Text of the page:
Giles Tremlett in Madrid for The Guardian reports:

Forest fires raged across south-west Europe yesterday as a heatwave hit an area already parched by a severe drought that has dried up rivers and led to water restrictions in many places.

The emergency services were tackling dozens of blazes across Portugal, Spain and southern France as temperatures headed towards 45C.

The drought is the worst on record in Spain and Portugal. The Algarve region of southern Portugal has warned of water cuts.

Up to 2,900 Portuguese firefighters and 900 vehicles were involved in the firefighting operation, but water-dropping aircraft stayed on the ground as pilots complained they were unable to see through massive smoke clouds, Portugal’s Civil Protection Service said.

“We are facing great difficulties and they’ll probably continue for another few days,” said the internal administration minister, Antonio Costa. “It’s very important for everyone to do what they can to prevent fires breaking out, watch for outbreaks and help fight them.”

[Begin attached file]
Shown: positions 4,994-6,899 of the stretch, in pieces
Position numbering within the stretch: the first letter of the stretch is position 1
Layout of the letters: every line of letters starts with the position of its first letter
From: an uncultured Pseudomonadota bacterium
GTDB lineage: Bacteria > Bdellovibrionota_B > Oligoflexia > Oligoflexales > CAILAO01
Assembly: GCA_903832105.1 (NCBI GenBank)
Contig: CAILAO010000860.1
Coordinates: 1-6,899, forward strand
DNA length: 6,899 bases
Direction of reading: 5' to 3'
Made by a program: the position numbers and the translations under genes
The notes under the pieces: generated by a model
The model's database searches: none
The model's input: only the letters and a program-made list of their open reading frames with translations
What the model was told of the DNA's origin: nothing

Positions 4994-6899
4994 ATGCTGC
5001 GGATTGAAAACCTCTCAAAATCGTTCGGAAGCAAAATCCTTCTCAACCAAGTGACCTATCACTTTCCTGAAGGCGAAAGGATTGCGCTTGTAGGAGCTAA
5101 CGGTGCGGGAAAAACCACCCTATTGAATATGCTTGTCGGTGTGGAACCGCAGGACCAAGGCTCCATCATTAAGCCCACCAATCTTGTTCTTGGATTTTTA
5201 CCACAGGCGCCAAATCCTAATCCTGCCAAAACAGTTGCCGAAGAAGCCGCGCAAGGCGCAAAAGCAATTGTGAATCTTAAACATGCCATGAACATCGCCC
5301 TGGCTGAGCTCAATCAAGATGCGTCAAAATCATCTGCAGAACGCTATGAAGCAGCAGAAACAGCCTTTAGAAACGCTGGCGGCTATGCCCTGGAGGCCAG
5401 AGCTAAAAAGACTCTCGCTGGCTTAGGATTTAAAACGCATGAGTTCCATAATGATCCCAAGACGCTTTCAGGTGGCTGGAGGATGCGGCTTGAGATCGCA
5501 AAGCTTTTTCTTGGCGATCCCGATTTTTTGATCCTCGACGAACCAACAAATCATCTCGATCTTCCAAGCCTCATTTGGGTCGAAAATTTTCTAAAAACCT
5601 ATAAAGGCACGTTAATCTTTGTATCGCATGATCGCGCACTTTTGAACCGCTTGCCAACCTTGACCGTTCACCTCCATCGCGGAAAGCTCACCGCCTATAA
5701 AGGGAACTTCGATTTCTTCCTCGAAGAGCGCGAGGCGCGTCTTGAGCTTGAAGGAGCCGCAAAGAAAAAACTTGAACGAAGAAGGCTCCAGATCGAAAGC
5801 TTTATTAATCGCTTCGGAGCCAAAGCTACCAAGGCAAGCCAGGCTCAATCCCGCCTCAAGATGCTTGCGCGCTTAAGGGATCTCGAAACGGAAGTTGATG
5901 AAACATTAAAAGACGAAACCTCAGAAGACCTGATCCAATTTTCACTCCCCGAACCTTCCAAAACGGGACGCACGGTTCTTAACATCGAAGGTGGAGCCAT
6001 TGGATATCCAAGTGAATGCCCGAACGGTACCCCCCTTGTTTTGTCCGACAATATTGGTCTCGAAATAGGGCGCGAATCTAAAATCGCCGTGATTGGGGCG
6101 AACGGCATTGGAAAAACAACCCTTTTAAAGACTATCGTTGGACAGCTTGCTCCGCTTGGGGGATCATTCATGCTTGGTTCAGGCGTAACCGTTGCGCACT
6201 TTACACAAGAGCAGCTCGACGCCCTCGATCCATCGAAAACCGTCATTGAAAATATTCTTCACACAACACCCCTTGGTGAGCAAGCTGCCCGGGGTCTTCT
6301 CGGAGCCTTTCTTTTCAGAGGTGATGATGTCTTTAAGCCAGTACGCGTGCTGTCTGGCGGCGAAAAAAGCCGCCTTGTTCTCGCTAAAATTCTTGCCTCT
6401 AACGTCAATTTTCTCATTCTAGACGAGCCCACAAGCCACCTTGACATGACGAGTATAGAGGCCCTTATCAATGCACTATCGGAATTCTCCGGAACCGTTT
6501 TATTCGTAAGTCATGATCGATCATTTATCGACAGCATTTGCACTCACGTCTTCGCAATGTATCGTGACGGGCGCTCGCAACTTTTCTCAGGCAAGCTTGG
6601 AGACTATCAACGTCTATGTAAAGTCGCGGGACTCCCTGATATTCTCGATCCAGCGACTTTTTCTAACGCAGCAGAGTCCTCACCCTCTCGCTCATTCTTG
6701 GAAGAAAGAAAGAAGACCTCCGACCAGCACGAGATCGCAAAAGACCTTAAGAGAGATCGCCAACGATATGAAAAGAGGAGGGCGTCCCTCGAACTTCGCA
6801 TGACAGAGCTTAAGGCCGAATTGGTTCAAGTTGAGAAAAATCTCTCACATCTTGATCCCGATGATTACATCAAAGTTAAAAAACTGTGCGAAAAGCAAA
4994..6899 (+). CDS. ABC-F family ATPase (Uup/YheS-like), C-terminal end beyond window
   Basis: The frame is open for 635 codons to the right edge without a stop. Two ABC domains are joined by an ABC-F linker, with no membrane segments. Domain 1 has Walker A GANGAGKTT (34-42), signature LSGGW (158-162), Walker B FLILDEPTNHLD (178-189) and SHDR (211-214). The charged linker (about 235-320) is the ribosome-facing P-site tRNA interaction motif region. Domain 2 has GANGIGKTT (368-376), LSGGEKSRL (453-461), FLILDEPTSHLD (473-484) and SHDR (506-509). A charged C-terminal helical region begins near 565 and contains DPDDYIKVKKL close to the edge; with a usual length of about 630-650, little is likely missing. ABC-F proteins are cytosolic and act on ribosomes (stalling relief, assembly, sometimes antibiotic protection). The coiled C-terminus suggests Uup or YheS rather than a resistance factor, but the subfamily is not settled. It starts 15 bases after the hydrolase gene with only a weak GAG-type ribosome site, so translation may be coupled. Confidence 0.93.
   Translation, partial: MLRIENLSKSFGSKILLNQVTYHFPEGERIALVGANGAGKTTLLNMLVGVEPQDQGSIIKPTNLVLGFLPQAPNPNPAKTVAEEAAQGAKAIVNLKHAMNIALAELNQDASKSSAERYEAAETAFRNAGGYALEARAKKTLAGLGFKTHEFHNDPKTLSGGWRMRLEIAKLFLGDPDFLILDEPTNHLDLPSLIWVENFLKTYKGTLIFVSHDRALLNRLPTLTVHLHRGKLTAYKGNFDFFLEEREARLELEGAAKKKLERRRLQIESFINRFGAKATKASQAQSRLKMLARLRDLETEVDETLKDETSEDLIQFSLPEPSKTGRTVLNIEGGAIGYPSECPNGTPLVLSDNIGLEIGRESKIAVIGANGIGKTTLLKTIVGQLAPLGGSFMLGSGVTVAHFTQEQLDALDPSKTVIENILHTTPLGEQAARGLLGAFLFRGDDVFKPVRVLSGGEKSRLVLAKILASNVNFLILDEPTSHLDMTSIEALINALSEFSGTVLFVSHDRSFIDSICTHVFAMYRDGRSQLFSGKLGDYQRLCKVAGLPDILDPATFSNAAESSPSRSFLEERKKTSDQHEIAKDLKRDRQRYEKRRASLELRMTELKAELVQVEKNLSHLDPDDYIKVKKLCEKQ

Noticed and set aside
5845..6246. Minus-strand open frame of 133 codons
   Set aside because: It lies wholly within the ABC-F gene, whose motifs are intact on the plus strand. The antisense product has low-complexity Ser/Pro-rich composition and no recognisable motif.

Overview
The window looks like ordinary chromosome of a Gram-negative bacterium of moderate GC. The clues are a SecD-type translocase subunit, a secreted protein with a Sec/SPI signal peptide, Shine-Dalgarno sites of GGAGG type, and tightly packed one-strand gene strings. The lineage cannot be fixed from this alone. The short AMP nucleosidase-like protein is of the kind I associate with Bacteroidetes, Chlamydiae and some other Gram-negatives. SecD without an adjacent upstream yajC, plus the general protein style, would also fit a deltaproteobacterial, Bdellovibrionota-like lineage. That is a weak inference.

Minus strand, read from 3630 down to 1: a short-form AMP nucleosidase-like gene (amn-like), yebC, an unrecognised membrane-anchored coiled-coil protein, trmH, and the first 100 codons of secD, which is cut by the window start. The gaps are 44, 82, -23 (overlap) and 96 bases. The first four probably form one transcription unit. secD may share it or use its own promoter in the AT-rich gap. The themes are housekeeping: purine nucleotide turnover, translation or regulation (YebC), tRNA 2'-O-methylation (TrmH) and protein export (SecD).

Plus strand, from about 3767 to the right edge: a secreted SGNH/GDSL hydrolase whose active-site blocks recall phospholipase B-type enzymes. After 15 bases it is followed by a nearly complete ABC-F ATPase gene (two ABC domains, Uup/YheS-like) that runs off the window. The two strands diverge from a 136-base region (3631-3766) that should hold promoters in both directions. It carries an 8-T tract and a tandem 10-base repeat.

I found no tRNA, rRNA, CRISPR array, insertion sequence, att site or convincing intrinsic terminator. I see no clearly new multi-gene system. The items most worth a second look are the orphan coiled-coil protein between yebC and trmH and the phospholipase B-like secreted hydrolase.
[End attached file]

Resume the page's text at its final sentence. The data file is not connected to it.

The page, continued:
Police closed Portugal’s main north-south highway for the second time in 24 hours yesterday due to thick smoke from the blazes.

Many fire crews got little rest during the night as they evacuated remote villages.

Spanish firefighters were also battling half a dozen blazes, including those on the island of Ibiza, the northern regions of Navarra and Leon and the central province of Toledo.

Two weeks ago 11 firefighters were killed by a wildfire that suddenly changed direction in Guadalajara province, central Spain.

Temperatures were expected to reach 44C in parts of south-west Spain over the weekend.

In France 1,500 people were evacuated after a wildfire tore through woodland in the south-east.

The largest French blaze, in the Var region, was given extra force when flames hit a hidden cache of second world war gunpowder, causing several explosions.

Two pilots of a water-carrying firefighting plane that crashed battling a blaze in Corsica were buried yesterday.

“It is an exceptional drought,” Frederic Nathan, a forecaster for weather service Meteo France, told Associated Press.

“We are going to have to wait until autumn for the situation to return to normal.”

Two-thirds of France’s 96 departments have imposed water restrictions.